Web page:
Pokémon Cards in Japan Become Nationwide Theft Targets

Pokémon Cards in Japan Become Nationwide Theft Targets

Want more UJ? Get our FREE newsletter 

Need a preview? See our archives

A Pokémon card superimposed over an image of hands restrained in handcuffs.
With the price of Pokémon cards soaring, a string of crimes targeting the trading cards is making waves across Japan.

In Japan, as elsewhere, Pokémon cards are still big business. Globally, Pokémon is still the most profitable media franchise of all time, having taken in more than $100 billion in sales over its lifetime. [1] The video game series that spawned the franchise still does major numbers; the Pokémon anime series is ongoing since 1997, having wracked up 1,258 episodes of this writing. On the playing card front, individual cards have sold for incredibly inflated prices. In 2021, notorious YouTube influencer Logan Paul bought a rare “Pikachu Illustrator” card for a whopping $5,275,000. [2] And in Pokémon’s home country of Japan, the spectator and collectors market make these cards highly desirous – enough so that they’ve become the target of theft.

Pokémon cards used to be as cheap as ¥200 ($1.34 USD) for a set of five. But prices are hiking up as the demand rises with adult collectors competing in the market for rare finds. This has resulted in a relentless string of thefts across Japan’s card stores.

Pokémon: Gotta Steal ’em All?

A Pokémon card heist was caught on security camera footage this week, October 14th at a trading card store in Shinjuku, Tokyo.

Ninety Pokémon cards at a value of over ¥2,000,000 ($13,356 USD) are reportedly gone, according to reports.

The storeowner Ishihara told reporters “The price for Pokémon cards has gone way up recently. It’s now normal for them to cost as much as ¥100,000, ¥200,000, or even ¥1,000,000.”

On the store’s X account, store staff took to thank Fuji Television and Nippon TV for featuring the theft story. They also warned other card stores across the country to take measures against such crimes.

Advertisements

“As Pokémon card thefts are on the rise, we will continue to cooperate with police and media to put a stop to such crimes,” says the store’s recent X post.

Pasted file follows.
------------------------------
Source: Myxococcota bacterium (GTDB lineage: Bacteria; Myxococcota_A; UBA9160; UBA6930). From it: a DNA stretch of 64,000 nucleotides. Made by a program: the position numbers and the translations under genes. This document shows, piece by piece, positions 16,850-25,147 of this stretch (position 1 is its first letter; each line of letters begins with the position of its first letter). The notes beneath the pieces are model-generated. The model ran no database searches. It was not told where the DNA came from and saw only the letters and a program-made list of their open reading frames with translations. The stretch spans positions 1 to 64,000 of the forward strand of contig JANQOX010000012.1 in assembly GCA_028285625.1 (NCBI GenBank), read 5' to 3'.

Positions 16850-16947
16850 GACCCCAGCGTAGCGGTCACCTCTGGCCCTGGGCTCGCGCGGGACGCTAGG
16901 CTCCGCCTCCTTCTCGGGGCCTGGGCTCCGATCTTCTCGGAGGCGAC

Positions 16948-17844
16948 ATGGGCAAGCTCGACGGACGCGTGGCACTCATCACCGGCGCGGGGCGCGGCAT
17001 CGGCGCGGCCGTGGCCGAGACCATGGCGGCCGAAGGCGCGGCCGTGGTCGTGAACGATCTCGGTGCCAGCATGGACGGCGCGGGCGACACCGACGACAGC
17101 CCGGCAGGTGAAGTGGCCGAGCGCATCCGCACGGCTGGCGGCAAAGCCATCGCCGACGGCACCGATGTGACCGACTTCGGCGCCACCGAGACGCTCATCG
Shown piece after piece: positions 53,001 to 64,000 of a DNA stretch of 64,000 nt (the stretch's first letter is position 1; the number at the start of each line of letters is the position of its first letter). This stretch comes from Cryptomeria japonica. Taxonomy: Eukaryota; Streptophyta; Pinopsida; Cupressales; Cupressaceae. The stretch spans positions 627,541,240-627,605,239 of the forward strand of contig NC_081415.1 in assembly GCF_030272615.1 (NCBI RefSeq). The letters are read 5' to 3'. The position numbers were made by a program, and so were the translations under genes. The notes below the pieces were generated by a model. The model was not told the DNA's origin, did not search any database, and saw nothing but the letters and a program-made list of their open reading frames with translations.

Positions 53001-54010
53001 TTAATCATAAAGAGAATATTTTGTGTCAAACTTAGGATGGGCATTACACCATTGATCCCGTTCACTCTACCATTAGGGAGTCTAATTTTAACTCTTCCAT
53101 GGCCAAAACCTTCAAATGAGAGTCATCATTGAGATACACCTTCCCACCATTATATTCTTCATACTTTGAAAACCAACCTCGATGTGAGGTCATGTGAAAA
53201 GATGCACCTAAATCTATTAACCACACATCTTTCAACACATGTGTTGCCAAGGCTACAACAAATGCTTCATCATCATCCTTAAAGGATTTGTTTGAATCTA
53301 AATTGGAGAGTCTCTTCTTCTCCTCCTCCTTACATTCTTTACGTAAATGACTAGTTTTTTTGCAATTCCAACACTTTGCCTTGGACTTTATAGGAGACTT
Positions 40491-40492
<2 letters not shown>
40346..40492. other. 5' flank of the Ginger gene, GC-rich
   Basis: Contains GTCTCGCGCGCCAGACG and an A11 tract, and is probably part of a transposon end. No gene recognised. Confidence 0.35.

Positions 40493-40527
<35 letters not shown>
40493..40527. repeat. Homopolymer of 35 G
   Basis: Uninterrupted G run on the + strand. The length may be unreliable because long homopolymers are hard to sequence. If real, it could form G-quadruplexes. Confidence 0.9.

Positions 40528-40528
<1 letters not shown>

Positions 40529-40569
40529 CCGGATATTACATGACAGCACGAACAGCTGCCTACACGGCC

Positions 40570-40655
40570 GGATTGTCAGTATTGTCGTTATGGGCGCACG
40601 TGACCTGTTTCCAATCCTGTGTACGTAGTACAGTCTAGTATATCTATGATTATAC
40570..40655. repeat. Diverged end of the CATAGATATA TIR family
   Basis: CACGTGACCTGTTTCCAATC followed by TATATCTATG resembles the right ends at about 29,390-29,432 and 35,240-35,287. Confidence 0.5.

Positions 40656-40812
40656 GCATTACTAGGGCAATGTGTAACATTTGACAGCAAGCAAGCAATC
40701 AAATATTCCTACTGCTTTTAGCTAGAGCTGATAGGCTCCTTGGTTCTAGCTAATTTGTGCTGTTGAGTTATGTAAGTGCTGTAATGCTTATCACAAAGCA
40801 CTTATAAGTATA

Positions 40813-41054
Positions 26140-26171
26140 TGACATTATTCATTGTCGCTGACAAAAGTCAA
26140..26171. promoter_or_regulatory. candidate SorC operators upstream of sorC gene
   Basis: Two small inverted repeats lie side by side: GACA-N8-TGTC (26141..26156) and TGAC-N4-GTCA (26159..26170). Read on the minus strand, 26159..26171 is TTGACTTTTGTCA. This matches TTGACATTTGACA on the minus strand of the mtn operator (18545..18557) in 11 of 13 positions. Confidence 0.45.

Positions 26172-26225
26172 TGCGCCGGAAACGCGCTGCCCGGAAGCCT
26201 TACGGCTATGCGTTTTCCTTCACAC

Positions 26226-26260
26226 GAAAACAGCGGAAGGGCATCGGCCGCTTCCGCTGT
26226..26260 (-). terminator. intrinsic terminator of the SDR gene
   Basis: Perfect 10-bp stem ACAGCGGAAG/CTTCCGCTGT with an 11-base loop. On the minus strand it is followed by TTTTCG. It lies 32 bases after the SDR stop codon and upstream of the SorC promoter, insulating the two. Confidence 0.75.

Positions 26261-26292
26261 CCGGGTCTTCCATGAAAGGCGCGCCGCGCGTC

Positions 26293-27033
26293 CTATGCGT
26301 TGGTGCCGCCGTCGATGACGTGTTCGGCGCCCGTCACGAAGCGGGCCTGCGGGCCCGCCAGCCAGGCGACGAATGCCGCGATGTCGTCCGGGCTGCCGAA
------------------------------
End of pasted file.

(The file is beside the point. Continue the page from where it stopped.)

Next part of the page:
The store also posted screenshots of security camera footage that show the four remaining burglars not yet in police custody. If arrested, the men will likely face charges of theft, a crime punishable by up to 10 years in prison or a fine of ¥500,000 ($3,338 USD).

The four men in the footage appear to be highly coordinated, with one unlocking the glass case to steal the Pokémon cards while others conceal the crime.

One man appears to deliberately stand in the eye line of a customer as his accomplice works on the glass case.

The other two look to have conversed with store staff to create a distraction.   

The scene of the reported crime, via ANN.

The Case of October 12th

The October 14th case was far from the only incident of Pokémon card theft.

on October 12th, Asahikawa Chuo Police Station in Hokkaido rearrested an unemployed minor (18) for trespassing and stealing. They had failed to bring charges on the suspect at an earlier juncture.

Police say the suspect broke the glass window of Trend Trade, a card shop in Asahikawa City, and proceeded to enter the store, making off with three hundred and two cards. These included Pokémon cards, with the total amounting to a value of ¥2,800,000 ($18695 USD).

The stolen property included singular cards worth ¥1,000,000 ($6,677 USD). Most of what the suspect took is now stored in evidence.